I do recognize and praise all the good work our Council members and City staff do for us. In many ways it is remarkable. But while so many work so hard to bring us all the good things we love about Santa Monica, there seems to be just as much effort put into a scheme and mislead us and make decisions out of the sunlight.


It’s partly the old journalism adage about man bites dog. But mostly, that the small good things are so overshadowed by the great permanent harm being done by over-developing our small, 8.3 City. I can’t get too thrilled that you’re finally admitting our staff shouldn’t be so big or so vastly overpaid when we’ve been asking for years for you to address that, and the ticking fiscal time bomb of our half a billion dollar pension obligations. And the response is disingenuous: don’t worry, we have a billion and a half in City assets to more than cover that. I’m not sure what City Hall would fetch in auction, though I imagine Palisades Park could be sold for a fortune, with guarantees that the new owners could line it with towers of multi-million dollar condos with sensational views.

Most agree a new City offices annex building would save us lots, but when you choose a $75M plan, that will balloon to $130M or more with interest, because your state-of-the-art beyond-platinum trophy building will enhance the resumes of an ambitious few, we have to question your fiscal responsibility. Look at the bus bench fiasco. And you not only force a dressed-up kindergarten onto our civic — civic — center, you give it away to our financially bloated community college and even throw in a few million to help build it. That’s not Monopoly money, that’s our tax dollars.


All the time. A couple weeks ago I went to shoot hoops with my buddy over at Joslyn, and a group of kids was all over the courts, set up for futsal, a game of hard-floor soccer. The adult leader said they had a permit and would be there every Tuesday. But basketball courts are for basketball and there are signs saying other activities are not permitted.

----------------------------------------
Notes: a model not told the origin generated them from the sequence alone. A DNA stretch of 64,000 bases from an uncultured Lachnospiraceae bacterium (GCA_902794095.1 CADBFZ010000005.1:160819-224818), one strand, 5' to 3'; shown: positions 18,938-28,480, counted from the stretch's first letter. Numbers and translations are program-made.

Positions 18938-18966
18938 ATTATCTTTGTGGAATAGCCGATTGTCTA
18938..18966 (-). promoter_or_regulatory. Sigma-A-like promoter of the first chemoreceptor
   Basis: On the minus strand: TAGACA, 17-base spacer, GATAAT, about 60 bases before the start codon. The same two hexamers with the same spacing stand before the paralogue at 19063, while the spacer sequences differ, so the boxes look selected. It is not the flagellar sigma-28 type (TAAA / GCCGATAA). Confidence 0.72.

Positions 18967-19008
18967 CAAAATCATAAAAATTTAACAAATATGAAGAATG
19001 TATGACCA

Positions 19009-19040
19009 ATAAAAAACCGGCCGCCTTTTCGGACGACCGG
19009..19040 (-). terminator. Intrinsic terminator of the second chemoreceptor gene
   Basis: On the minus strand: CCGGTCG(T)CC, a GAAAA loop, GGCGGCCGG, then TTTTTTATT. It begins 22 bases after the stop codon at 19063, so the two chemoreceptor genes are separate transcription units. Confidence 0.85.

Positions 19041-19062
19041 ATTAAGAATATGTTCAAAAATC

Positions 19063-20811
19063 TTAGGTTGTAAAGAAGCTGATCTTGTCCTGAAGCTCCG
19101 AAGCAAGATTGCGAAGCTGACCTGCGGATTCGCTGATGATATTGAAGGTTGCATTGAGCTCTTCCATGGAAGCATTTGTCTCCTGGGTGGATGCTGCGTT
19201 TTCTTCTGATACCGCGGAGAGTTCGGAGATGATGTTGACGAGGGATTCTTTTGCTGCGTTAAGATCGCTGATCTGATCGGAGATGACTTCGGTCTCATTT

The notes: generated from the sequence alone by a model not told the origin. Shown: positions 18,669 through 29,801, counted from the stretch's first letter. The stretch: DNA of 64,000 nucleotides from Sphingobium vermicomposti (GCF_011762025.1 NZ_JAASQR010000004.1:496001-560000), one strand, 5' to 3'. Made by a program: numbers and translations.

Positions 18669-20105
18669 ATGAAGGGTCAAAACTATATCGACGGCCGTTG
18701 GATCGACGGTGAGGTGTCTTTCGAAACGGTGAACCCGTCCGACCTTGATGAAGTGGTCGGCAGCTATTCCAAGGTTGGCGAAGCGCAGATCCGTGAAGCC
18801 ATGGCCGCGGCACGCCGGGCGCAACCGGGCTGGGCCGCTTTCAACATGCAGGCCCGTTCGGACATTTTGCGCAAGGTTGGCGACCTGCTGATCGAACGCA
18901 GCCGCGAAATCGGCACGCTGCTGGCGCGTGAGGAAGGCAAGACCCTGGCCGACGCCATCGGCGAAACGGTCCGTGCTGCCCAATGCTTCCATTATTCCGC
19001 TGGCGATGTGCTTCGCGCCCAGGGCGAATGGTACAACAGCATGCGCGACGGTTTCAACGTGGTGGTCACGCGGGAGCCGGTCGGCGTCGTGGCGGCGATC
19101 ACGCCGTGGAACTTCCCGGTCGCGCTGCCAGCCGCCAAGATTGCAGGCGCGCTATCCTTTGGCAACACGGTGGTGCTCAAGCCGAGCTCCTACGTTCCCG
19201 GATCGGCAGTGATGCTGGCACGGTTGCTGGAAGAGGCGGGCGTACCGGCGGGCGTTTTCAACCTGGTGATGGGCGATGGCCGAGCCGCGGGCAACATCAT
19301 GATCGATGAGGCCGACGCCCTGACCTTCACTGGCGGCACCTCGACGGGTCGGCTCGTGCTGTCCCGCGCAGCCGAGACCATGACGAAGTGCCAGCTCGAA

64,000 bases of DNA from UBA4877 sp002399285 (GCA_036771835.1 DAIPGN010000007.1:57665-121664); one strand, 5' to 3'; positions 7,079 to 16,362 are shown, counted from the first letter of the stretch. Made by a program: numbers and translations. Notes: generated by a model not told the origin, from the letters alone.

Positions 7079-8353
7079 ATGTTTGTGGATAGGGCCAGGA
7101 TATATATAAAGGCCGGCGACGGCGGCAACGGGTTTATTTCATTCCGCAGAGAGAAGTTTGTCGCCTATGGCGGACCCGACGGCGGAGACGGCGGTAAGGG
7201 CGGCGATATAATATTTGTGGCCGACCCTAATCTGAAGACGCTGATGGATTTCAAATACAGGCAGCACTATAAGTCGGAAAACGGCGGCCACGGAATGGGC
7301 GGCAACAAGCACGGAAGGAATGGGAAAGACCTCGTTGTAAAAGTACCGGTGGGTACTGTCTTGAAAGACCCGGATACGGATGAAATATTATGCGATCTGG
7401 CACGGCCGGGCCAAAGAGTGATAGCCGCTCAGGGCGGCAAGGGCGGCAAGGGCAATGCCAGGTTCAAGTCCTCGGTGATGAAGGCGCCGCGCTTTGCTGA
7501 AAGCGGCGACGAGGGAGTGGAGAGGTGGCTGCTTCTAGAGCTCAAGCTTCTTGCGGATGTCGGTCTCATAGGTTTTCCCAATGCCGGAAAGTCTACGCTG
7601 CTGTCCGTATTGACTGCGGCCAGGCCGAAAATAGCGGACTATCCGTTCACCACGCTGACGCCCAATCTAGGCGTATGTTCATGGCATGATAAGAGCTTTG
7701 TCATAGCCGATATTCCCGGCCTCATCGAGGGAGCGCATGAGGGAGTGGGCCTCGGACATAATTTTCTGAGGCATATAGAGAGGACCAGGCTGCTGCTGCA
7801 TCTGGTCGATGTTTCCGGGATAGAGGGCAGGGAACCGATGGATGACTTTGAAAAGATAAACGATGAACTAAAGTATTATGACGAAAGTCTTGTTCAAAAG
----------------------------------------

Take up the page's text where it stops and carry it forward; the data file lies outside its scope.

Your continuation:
I contacted our resident volunteers on the Recreation & Parks Commission, Chair John Cyrus Smith, and Commissioner Maryanne LaGuardia, and the problem was solved within two hours. LaGuardia got hold of three City staffers, and Community Services Program Supervisor Eric Johnson responded, “The group is not permitted to be out there. I will go out there this Tuesday and speak to them.” A troublesome power outage delayed him a week but the next Tuesday, boom, done. And Johnson promised to try to find a place where those kids could play futsal. Staff and community volunteers do care. We do the little things really well.


“Put a lawn sign on your lawn; go door to door for your candidate. Register people to vote. There’s so much we can do through our voices and time. That’s what flips elections.” — Kirsten Gillibrand

Charles Andrews has lived in Santa Monica for 32 years and wouldn’t live anywhere else in the world. Really. Send love and/or rebuke to him at